With the release of Natural Sorcery, I have now officially published all of the long-form stories whose first drafts date, at least partially, from my undergraduate/early graduate lifetime or earlier. This is a huge relief.
It can be hard to realize how your writing changes and evolves until you go back to something that you’d written years before, and then suddenly you can see all the differences. And I’m still going to have the same problem with respect to drafts that I’ve started during my late graduate phase–which will inevitably have to wait their turn for publication until I complete at least one of the series I’m working on right now–but at least then I’ll be working with drafts that came from a time when I was a better writer.
And it’s not just the writing style on its own that makes me relieved to be working with things I wrote when I was older. The ideas I have for how I want to move these stories forward have changed. Terrestrial Magic as a series is always going to have its wild, chaotic world-building that can never be tamed. That’s what I’d seeded into the story when I started writing it forever ago. And I’ve accepted that in order to write that series–which I still think is very much worth writing, despite how hard I made the world-building and plotting on myself–I have to just let go and have fun with it.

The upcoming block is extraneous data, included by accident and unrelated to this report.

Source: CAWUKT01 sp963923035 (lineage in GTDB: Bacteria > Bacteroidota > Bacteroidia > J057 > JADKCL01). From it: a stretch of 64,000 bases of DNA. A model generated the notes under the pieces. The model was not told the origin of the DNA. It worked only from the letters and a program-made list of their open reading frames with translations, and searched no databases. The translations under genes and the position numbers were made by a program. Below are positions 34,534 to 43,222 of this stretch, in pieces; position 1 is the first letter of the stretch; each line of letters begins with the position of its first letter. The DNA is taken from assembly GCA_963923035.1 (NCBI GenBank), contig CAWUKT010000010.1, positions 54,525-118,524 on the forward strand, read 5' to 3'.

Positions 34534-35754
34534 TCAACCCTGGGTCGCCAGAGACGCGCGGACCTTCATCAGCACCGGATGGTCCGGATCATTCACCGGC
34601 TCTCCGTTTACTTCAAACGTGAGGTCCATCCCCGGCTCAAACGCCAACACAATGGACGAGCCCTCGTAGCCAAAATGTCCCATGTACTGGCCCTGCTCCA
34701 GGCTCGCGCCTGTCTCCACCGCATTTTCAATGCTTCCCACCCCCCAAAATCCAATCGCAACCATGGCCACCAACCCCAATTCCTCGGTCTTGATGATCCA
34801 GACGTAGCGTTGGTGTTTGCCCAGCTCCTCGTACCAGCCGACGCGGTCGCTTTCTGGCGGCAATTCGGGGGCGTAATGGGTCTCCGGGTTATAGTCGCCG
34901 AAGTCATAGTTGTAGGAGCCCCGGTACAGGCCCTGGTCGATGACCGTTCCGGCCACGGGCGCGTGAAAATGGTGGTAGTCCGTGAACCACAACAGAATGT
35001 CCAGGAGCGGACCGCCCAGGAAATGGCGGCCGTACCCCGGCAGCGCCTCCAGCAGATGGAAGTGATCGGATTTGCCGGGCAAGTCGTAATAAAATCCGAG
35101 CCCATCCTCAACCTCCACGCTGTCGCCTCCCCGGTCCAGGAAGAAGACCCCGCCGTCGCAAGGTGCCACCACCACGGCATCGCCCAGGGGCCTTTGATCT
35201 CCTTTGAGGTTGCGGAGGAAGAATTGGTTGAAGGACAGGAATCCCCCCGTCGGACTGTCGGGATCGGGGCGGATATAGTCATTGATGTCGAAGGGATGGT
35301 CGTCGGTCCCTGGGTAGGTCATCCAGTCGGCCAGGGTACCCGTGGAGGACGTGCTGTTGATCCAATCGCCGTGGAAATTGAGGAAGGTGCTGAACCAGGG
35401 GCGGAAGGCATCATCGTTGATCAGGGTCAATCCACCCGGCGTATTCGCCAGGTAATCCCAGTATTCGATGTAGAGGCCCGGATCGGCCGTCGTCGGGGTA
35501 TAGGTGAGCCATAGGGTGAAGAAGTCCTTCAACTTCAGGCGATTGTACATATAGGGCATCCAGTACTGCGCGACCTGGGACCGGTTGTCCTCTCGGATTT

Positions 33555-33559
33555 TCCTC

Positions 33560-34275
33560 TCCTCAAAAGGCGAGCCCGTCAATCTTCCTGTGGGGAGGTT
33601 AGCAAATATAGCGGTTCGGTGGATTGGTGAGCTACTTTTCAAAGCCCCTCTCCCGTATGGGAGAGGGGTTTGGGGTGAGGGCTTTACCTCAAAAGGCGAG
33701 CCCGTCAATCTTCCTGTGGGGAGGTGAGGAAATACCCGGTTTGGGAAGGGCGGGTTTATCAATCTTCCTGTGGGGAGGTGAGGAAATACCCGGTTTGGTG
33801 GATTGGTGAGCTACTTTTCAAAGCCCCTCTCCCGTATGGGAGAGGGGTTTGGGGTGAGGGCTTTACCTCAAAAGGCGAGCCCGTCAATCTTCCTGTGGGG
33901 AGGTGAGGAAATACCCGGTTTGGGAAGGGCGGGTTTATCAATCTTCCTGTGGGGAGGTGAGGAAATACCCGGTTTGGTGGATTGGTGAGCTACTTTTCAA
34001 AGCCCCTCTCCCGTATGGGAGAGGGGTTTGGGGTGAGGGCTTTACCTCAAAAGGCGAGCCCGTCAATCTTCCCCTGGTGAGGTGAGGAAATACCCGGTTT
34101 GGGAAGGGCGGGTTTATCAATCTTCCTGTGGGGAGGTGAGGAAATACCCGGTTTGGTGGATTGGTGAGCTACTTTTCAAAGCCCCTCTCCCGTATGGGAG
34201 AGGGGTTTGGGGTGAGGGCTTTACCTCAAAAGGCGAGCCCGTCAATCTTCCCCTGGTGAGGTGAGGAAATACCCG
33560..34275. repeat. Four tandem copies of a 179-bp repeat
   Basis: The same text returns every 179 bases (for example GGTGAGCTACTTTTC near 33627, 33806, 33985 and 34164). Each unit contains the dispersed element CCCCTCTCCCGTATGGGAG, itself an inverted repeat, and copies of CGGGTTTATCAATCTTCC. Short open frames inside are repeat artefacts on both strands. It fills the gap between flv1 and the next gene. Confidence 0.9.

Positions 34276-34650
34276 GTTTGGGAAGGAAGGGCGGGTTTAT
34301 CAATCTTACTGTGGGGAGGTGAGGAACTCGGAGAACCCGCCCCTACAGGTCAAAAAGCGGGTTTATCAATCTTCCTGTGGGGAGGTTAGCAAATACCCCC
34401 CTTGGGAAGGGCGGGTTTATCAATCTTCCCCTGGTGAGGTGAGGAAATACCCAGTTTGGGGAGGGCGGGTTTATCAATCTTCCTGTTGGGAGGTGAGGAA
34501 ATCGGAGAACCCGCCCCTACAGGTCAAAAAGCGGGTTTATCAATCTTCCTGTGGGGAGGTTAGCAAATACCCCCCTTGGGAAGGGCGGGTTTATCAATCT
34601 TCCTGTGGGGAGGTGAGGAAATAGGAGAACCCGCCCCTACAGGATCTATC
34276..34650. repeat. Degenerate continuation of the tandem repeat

But it’ll be nice to start some writing projects with world-building and plots and themes that’ll feel a little bit more like I can control them.
Unless, of course, I move on to my next projects and realize that much of this is wishful thinking. Because for all I know, my writing will always feel at least a bit like it’s gotten away from me.
One of the things I’ve had to accept, in order to start publishing, is that it’s next to impossible to have the perfect book. Projects are always going to be flawed and are probably never going to feel like exactly like what I intended. But finishing them and putting them out in the world still has value. Especially if these books find the readers that connect with them.
So really, I always have to be aware of that line between when the book really isn’t ready yet, and when it’s as ready as it’s going to be. But until then, I’m going to let myself dream just a little bit that maybe the perfect project does exist. Even if I know it doesn’t.